Staff Writer

What started out as a conversion by his parents to the Christian faith in the early 1900s in the Philippines ended up a lifelong continuation of the works of that faith by their son, Dr. Pedro “Pete” Obregon, 85, of Venice.

Obregon has been giving back and doing medical missions work for over 30 years, some of it in the states at several homeless clinics, and much of it out of the country in such places as Rwanda, Mongolia, Bolivia, Dominican Republic and Panama. He has trained many doctors worldwide and plans to continue to live out that mission.

His mother had been a nurse, and Obregon received his undergraduate degree at the university part of the hospital complex — Central Philippine University in Iloilo, Philippines. He went on to medical school at Far Eastern University in Manila, Philippines, where he earned his M.D. degree in 1960.

He then came to the United States and completed his residency in Chicago, IL., at Masonic Hospital, which is related to the University of Illinois.

He said he left the Philippines because Ferdinand Marcos was dictator of the Philippines at the time.

Obregon moved to Columbus, Ohio, for the opportunity. He moved his family there — then wife Raquel and their two children — daughter Lyndell and son, Marc. He opened a practice and worked there for 30 years. Unfortunately, his wife died in 1981.

A new beginning

Obregon continued on with his practice and the medical missions work, and in 1988, he met the woman who would be his wife and partner in medical missions. He was a general surgeon at a Columbus hospital and operated in five different area hospitals there. He served as chief of surgery at St. Anthony (now OSU Hospital East) and Columbus Community hospitals and as vice chair of surgery at St. Ann’s, where he and Judy met. He was on the faculty of the Department of Surgery at Ohio State University, in Columbus.

Judy was divorced and lived as a single mother of two boys, — Bill and Bryan — and had never done missionary work. She worked as a respiratory therapist at the hospital, and she and Pete met at the nurses’ station. In 1989, Pete asked her to go with him and a nurse on a mission’s trip to Honduras, and she went.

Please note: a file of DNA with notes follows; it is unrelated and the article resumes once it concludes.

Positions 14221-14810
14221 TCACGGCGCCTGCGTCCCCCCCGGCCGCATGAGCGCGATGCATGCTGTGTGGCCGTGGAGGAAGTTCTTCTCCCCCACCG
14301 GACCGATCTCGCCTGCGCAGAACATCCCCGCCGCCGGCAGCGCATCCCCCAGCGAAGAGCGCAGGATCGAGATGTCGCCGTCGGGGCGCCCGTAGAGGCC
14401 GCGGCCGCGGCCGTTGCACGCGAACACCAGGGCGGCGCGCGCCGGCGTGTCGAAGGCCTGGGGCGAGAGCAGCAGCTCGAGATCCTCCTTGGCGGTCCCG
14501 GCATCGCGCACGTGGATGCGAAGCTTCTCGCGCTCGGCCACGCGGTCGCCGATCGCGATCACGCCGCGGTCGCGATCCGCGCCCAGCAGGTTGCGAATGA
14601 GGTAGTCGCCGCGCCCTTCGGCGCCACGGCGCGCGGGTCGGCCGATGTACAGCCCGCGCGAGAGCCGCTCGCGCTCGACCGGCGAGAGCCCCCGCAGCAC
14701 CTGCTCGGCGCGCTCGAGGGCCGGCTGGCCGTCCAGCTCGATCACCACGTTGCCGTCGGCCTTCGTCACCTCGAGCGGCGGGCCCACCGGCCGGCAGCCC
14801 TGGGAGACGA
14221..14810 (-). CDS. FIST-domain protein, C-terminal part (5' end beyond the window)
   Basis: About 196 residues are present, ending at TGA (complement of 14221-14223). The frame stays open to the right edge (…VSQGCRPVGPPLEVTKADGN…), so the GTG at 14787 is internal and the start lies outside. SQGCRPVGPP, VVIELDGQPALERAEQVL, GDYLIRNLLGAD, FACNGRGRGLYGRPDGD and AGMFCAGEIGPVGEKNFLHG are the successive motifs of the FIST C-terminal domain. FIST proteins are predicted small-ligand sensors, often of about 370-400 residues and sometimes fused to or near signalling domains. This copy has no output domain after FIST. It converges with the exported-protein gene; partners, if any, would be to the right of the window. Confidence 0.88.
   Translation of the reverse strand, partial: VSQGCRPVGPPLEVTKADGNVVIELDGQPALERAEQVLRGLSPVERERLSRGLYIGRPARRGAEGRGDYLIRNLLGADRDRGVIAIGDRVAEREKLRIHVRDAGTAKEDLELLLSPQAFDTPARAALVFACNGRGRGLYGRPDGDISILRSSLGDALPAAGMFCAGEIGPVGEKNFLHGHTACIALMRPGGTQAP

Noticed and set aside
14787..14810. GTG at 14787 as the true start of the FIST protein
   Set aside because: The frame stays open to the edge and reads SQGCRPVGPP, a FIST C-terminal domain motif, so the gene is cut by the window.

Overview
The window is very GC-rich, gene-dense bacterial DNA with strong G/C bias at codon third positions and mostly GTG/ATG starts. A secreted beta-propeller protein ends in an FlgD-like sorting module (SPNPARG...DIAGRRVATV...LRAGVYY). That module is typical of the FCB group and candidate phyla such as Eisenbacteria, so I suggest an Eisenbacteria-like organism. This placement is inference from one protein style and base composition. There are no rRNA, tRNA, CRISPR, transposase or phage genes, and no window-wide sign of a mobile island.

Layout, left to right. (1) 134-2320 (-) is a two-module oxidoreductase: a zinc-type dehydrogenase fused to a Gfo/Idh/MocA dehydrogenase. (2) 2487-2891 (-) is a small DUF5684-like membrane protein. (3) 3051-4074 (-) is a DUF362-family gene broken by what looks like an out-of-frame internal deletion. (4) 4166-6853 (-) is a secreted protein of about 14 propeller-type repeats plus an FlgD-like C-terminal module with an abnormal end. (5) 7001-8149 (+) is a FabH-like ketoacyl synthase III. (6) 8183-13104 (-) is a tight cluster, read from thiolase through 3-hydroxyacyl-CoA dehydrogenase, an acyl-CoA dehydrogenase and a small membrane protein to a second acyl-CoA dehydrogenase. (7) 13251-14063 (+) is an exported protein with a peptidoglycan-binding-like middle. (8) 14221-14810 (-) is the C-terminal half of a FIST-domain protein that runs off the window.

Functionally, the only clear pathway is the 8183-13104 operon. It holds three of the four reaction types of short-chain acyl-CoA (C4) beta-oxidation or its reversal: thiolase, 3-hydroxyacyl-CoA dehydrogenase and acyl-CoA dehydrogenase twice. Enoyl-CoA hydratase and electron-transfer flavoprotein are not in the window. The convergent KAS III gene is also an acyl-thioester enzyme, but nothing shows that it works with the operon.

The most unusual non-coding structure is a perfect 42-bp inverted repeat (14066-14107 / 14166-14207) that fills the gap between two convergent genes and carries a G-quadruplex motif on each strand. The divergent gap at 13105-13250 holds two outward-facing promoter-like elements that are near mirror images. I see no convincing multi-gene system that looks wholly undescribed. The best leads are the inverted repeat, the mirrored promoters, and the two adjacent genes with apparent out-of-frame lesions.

“It was awesome,” the now 73-year-old Judy said. “It changed my life, my perception of people in a Third World country.”

One thing Judy noted was the behavior of the children. Even after having walked a great distance to get to the mission hospital, the children were quiet and well-behaved.

“I saw a lot of hard stuff there, and Pete and I decided this was it for us. It was what we wanted to do together,” she said.

They were married in 1990 and now have a blended family with 10 grandchildren and two great-grandchildren. They continued with the medical missions and in 1993 began work with Medical Missions International (MMI), an organization “called to bring spiritual and compassionate health care in this world of need,” a program brochure reads.

They eventually moved to Venice, Florida, in 1993 after having visited friends here.

“They took us to look at a model home in Lakes of Jacaranda and we loved it and moved here,” Pete said.

Judy said she did not renew her respiratory therapy license in Florida but did become a registered medical assistant. She said she enjoys assisting her husband during their medical mission trips.

“I set up the operating room, and he comes in and does the important work,” she said with a smile.


As a couple and medical team, they were inducted into the Medical Missions Hall of Fame at the University of Toledo (Ohio) in 2014. In recognizing the couple, MMI said this: “They personify those who honor others by serving those in need. … following the biblical injunction ‘love thy neighbor.’”